I study electronic engineering at university, 3rd course. I had to use mathematics a lot, from basic algebra to analysis. Yesterday, after watching some mathematics-related videos and reading some posts I made a conclusion that I don't have a general understanding of this beautiful field of science. I don't know if this kind of question is appropriate here but I want to ask a basic but nontrivial (for me) question:

What is mathematics?

That is, what branches it has, what is the foundation, the starting point, etc. This question emerged when I decided to get a more profound insight of the matter and start learning mathematics from scratch to form a systematized knowledge and after all I love using and studying it.

P.S.: I apologize for my English: it isn't my first language.


closed as too broad by Ethan Bolker, Ivo Terek, Henning Makholm, mrf, David Hill Jul 12 '18 at 17:14

Please edit the question to limit it to a specific problem with enough detail to identify an adequate answer. Avoid asking multiple distinct questions at once. See the How to Ask page for help clarifying this question. If this question can be reworded to fit the rules in the help center, please edit the question.

  • $\begingroup$ Welcome to stackexchange. That said, I'm voting to close this question because it is much too broad and vague. You might enjoy this Map of Mathematics youtube.com/watch?v=OmJ-4B-mS-Y (Your English is just fine. Ask mathematical questions whenever you wish.) $\endgroup$ – Ethan Bolker Jul 12 '18 at 17:10
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    $\begingroup$ Math in a giant subject. The foundations of math is in itself a giant subject. You probably won't get any good comprehensive answers. $\endgroup$ – JuliusL33t Jul 12 '18 at 17:12
  • $\begingroup$ Richard Courant & Herbert Robbins & Ian Stewart, What is mathematics : An Elementary Approach to Ideas and Methods (2nd ed 1996). $\endgroup$ – Mauro ALLEGRANZA Jul 12 '18 at 17:12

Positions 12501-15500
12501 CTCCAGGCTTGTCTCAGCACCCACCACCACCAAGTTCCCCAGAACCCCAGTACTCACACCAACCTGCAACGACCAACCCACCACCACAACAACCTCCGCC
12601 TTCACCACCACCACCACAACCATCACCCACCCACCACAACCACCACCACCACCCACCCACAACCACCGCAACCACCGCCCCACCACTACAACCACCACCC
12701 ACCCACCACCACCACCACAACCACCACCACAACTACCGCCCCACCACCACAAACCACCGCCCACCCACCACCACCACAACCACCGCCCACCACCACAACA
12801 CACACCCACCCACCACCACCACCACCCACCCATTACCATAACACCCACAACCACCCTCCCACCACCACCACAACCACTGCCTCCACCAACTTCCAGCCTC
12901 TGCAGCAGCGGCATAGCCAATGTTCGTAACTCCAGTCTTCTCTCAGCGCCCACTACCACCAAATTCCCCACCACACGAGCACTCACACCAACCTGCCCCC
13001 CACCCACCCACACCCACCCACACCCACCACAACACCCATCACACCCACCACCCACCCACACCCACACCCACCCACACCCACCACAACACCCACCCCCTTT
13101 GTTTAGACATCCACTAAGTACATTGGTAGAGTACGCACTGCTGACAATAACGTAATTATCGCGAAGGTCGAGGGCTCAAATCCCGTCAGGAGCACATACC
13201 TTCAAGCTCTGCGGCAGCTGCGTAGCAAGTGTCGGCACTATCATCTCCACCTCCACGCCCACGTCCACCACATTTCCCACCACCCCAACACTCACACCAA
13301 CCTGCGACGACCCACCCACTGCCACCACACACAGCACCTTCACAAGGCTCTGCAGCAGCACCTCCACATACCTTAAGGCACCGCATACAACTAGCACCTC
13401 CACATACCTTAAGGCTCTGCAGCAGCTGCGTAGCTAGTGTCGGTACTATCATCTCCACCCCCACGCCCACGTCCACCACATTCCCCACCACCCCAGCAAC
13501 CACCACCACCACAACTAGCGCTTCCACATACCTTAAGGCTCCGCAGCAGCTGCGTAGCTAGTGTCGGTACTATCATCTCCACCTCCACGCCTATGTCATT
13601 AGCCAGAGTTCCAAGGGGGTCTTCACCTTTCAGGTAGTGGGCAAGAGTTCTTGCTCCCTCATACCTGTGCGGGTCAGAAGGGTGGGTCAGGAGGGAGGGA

• $\begingroup$ Basic definition that I use: mathematics is the art of recognizing numerical patterns in the universe. For branches, see the wiki article. The basic foundation is number, and you can't do better than Landau's Foundations of Analysis for a rigorous, but accessible treatment of the fundamental number systems. $\endgroup$ – Adrian Keister Jul 12 '18 at 17:13
  • $\begingroup$ Thank you for your responses. I will close this question but before that could you provide some links where I can read what questions are "right" and which ones are not. If you could also recommend me where I can ask this kind of questions I would be very happy. Thanks. $\endgroup$ – Bran Tran Jul 12 '18 at 17:14

One encyclopaedic definition I've seen, which I think is very good, is that mathematics is the study of the logical consequences of axioms. (Technically, the consequences depend also on the rules of inference.) Such study cares not for what mathematical objects are, but what they do. For example, any construction of the real numbers will prove the same facts about them, so it's meaningless to ask whether they "are" Dedekind cuts or something else isomorphic. See also this David Hilbert comment.

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    $\begingroup$ I've also seen it described as "the logical analysis of patterns", which I quite like. $\endgroup$ – zhw. Jul 12 '18 at 17:33
  • $\begingroup$ Since this was downvoted, I'd appreciate advice on how I can improve it. $\endgroup$ – J.G. Jul 12 '18 at 17:39
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    $\begingroup$ So would, say, analysis predating the rigorous construction of the reals (or indeed any comprehensive set of axioms for analysis) not count as mathematics? I don't think this works. At best, we can say that mathematics is somehow captured by the study of the logical consequences of axioms, or perhaps "proper" mathematics is the study of the logical consequences of axioms, but I don't think it is that if we accept that all mathematicians do mathematics. (cont'd) $\endgroup$ – Noah Schweber Jul 12 '18 at 18:16
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    $\begingroup$ Additionally, while I'm not an expert in the history I think there have been serious mathematicians who were actively skeptical (or more) of the ability of axiomatic systems to faithfully capture mathematics; I think Bishop, for example, fell into this category. $\endgroup$ – Noah Schweber Jul 12 '18 at 18:19

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